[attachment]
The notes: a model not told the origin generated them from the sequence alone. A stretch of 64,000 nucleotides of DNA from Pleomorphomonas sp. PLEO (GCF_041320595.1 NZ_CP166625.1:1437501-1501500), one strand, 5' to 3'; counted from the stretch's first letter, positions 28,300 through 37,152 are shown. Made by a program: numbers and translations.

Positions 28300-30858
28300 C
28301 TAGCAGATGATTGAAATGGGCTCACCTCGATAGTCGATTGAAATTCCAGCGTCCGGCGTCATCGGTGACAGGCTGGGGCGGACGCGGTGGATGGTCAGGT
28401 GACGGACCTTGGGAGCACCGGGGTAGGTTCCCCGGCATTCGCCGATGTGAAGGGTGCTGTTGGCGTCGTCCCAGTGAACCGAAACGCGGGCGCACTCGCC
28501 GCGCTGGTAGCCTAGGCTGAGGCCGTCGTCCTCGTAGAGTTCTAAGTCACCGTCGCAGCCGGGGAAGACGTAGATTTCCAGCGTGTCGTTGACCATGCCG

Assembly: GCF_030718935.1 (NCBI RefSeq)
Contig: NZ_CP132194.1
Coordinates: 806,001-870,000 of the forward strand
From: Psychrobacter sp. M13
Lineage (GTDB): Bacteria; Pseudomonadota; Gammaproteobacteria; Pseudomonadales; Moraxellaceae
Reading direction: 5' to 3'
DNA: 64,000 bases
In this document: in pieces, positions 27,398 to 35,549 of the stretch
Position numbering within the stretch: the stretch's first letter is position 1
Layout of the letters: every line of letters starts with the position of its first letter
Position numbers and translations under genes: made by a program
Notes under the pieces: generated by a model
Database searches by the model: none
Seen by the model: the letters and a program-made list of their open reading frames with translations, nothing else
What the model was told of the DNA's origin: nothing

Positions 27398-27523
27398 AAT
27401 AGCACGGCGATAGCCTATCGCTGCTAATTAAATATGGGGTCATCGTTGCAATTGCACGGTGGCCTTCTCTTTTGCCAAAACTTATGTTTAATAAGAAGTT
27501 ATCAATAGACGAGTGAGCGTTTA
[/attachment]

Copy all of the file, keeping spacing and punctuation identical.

The notes: a model not told the origin generated them from the sequence alone. A stretch of 64,000 nucleotides of DNA from Pleomorphomonas sp. PLEO (GCF_041320595.1 NZ_CP166625.1:1437501-1501500), one strand, 5' to 3'; counted from the stretch's first letter, positions 28,300 through 37,152 are shown. Made by a program: numbers and translations.

Positions 28300-30858
28300 C
28301 TAGCAGATGATTGAAATGGGCTCACCTCGATAGTCGATTGAAATTCCAGCGTCCGGCGTCATCGGTGACAGGCTGGGGCGGACGCGGTGGATGGTCAGGT
28401 GACGGACCTTGGGAGCACCGGGGTAGGTTCCCCGGCATTCGCCGATGTGAAGGGTGCTGTTGGCGTCGTCCCAGTGAACCGAAACGCGGGCGCACTCGCC
28501 GCGCTGGTAGCCTAGGCTGAGGCCGTCGTCCTCGTAGAGTTCTAAGTCACCGTCGCAGCCGGGGAAGACGTAGATTTCCAGCGTGTCGTTGACCATGCCG

Assembly: GCF_030718935.1 (NCBI RefSeq)
Contig: NZ_CP132194.1
Coordinates: 806,001-870,000 of the forward strand
From: Psychrobacter sp. M13
Lineage (GTDB): Bacteria; Pseudomonadota; Gammaproteobacteria; Pseudomonadales; Moraxellaceae
Reading direction: 5' to 3'
DNA: 64,000 bases
In this document: in pieces, positions 27,398 to 35,549 of the stretch
Position numbering within the stretch: the stretch's first letter is position 1
Layout of the letters: every line of letters starts with the position of its first letter
Position numbers and translations under genes: made by a program
Notes under the pieces: generated by a model
Database searches by the model: none
Seen by the model: the letters and a program-made list of their open reading frames with translations, nothing else
What the model was told of the DNA's origin: nothing

Positions 27398-27523
27398 AAT
27401 AGCACGGCGATAGCCTATCGCTGCTAATTAAATATGGGGTCATCGTTGCAATTGCACGGTGGCCTTCTCTTTTGCCAAAACTTATGTTTAATAAGAAGTT
27501 ATCAATAGACGAGTGAGCGTTTA